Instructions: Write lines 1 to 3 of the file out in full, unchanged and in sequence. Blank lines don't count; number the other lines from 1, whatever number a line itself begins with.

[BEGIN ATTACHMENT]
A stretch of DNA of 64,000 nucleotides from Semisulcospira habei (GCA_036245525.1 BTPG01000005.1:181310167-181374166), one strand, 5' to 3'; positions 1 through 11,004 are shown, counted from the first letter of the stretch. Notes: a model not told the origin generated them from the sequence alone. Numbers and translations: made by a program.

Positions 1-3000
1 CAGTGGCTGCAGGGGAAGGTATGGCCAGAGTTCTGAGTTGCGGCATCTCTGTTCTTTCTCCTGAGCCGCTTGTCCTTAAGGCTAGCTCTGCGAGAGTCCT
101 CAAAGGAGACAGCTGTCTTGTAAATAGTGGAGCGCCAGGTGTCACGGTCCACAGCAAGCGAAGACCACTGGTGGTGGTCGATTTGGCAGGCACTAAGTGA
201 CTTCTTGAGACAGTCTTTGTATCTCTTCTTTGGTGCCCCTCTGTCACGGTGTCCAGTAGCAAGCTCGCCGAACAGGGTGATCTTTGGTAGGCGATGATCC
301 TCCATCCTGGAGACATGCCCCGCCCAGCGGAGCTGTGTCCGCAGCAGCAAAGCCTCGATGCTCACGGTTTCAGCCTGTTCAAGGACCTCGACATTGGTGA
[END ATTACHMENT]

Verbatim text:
A stretch of DNA of 64,000 nucleotides from Semisulcospira habei (GCA_036245525.1 BTPG01000005.1:181310167-181374166), one strand, 5' to 3'; positions 1 through 11,004 are shown, counted from the first letter of the stretch. Notes: a model not told the origin generated them from the sequence alone. Numbers and translations: made by a program.

Positions 1-3000
1 CAGTGGCTGCAGGGGAAGGTATGGCCAGAGTTCTGAGTTGCGGCATCTCTGTTCTTTCTCCTGAGCCGCTTGTCCTTAAGGCTAGCTCTGCGAGAGTCCT